Latinx-Owned Small Businesses Showing Signs of Recovery from the Pandemic Crisis, Survey Finds

Sam Blake

Sam primarily covers entertainment and media for dot.LA. Previously he was Marjorie Deane Fellow at The Economist, where he wrote for the business and finance sections of the print edition. He has also worked at the XPRIZE Foundation, U.S. Government Accountability Office, KCRW, and MLB Advanced Media (now Disney Streaming Services). He holds an MBA from UCLA Anderson, an MPP from UCLA Luskin and a BA in History from University of Michigan. Email him at samblake@dot.LA and find him on Twitter @hisamblake

Latinx-Owned Small Businesses Showing Signs of Recovery from the Pandemic Crisis, Survey Finds

Latinx-owned small businesses are proving resilient in their recovery from the coronavirus crisis. Most were forced to shut down, but over three-fourths have reopened their doors.

So says a new national report from L.A.-based fintech firm Camino Financial that looked at the impact of the pandemic on these businesses.


"The Latino business market continues to be resilient," Camino CEO Sean Salas said, but "access to capital is drastically needed to enable Latino entrepreneurs to drive a quicker economic recovery."

The study examined nearly 35,000 Camino loan applications over the last two years and surveyed 368 of those small-business applicants. Nearly half of those initially saw their revenues decline over 30% after the pandemic hit. Most were forced to shut down, but 78% have reopened, and 44% reported revenues returning to pre-pandemic levels.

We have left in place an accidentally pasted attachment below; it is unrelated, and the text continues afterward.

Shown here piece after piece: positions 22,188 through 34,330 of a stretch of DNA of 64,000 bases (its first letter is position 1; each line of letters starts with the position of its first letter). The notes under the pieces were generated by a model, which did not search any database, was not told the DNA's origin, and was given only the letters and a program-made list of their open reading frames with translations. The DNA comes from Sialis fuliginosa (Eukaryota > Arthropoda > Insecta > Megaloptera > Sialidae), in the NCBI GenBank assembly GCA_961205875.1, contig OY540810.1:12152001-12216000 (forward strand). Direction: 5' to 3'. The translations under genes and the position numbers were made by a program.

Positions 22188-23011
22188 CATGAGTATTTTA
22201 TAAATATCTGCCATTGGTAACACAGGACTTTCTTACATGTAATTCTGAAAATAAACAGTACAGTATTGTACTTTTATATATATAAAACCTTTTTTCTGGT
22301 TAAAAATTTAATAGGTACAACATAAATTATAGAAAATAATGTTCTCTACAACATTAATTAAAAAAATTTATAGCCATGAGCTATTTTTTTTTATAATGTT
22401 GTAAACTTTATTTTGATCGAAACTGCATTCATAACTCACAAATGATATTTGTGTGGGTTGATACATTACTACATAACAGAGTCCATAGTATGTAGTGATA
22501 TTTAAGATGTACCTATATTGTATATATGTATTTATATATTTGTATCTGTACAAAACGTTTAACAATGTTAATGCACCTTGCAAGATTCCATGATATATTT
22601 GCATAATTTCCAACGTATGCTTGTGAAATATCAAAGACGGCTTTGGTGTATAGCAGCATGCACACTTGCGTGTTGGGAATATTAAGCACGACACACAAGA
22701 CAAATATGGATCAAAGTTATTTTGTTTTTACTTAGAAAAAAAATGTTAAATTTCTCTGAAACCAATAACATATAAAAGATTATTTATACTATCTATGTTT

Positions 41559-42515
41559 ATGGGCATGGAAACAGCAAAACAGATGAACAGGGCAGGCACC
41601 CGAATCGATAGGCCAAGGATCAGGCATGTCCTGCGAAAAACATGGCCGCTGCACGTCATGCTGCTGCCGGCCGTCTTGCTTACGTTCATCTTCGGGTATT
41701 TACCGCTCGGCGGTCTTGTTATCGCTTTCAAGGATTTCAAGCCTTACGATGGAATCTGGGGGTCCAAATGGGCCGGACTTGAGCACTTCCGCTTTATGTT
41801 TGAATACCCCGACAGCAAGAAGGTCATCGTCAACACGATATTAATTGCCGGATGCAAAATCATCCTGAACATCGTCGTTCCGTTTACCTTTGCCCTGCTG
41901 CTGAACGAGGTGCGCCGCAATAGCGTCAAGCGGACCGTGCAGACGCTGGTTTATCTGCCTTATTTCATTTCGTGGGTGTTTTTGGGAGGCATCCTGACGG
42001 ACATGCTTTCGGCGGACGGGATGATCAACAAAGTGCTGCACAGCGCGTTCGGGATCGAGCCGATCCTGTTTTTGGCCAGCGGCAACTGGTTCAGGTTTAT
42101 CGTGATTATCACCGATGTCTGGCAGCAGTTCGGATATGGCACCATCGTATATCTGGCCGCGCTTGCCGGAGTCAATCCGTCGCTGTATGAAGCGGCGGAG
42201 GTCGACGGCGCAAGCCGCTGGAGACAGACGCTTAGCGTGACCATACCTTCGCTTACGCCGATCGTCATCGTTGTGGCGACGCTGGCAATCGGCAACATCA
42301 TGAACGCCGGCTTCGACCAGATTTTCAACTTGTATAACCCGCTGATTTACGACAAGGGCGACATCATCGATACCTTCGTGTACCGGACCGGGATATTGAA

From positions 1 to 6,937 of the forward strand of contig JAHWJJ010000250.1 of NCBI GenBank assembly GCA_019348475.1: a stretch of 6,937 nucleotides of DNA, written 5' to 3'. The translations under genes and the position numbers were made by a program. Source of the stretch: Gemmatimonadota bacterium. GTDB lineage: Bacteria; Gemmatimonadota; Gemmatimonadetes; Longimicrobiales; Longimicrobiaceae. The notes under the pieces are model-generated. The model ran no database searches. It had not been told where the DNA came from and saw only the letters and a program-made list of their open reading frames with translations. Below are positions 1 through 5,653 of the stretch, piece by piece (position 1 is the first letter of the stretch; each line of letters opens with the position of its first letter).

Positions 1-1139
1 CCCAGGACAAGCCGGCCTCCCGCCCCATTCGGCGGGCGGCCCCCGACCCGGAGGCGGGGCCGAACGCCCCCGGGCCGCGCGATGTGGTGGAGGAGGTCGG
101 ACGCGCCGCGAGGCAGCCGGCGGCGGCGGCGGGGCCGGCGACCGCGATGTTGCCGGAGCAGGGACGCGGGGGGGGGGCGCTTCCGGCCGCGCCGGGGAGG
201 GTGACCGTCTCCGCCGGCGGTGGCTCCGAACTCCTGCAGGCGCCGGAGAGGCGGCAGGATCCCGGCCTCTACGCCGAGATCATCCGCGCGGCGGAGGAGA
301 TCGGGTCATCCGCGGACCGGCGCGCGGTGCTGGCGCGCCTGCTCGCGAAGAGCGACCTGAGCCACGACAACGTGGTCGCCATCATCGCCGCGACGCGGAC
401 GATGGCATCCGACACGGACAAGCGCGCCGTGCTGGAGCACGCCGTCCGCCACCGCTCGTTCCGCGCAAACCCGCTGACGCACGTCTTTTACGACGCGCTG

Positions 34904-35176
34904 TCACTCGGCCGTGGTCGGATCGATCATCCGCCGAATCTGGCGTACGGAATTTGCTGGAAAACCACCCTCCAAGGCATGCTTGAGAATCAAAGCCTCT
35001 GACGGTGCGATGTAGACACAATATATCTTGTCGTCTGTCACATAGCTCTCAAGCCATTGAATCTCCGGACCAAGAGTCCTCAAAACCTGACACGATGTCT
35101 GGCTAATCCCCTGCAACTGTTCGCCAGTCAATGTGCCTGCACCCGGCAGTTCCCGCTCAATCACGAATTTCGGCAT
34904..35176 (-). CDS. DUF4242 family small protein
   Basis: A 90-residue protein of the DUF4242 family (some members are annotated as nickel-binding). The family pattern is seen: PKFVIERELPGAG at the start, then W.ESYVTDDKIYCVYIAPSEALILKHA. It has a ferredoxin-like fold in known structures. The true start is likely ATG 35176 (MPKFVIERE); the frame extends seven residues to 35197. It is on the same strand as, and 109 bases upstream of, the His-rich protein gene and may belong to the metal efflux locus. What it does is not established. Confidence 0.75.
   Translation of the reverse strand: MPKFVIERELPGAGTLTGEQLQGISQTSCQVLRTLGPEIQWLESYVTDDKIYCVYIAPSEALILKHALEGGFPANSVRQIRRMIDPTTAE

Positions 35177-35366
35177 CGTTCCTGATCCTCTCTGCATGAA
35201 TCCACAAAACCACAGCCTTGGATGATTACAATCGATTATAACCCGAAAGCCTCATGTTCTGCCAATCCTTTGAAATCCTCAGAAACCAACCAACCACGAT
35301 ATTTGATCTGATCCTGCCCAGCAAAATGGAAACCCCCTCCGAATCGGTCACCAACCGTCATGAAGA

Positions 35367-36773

Coupled with this resilience, the surveyed businesses are feeling optimistic; 70% reported they think business will be as good as or better than before the pandemic.

The report also found a 14% quarterly increase in loan applications among Latinx-owned sole proprietorships, which Camino called a "leading indicator of recovery." Another encouraging sign is that loan applications among Latinx-owned businesses in operation for two years or fewer have returned to pre-pandemic levels.

These businesses face obstacles to a rebound, however. Sixty percent of those surveyed have less than four months' worth of operating capital, for instance, and 21% have less than three weeks'.

Access to capital and financial education continues to be an issue for these companies. Camino found that businesses with a pre-existing relationship with a lender were nearly seven times more likely to receive PPP relief funds compared to those going it alone.

What's the Remedy?

"What is needed is more access to capital, coupled with education and technical support from lenders focused on lending to underbanked communities," Salas told dot.LA.

He pointed to Community Development Financial Institutions (CDFIs) and Minority Depository Institutions (MDIs) as steps in the right direction. But there's more to be done, he said.

"We can't just invite CDFIs and MDIs to participate; we also need to give them access to low-cost liquidity to enable the flow of capital into underserved markets," Salas said, noting that CDFIs were shut out of the first phase of the PPP process.

Salas called for a "rethink and redesign" of the next round of PPP, suggesting a more finely tuned approach. "We need to recognize the nuances of a microbusiness vs. a small business vs. a mainstreet business," he said.

Salas also advocates for including undocumented folks in such programs, noting that population contributes over $30 billion in federal and state taxes.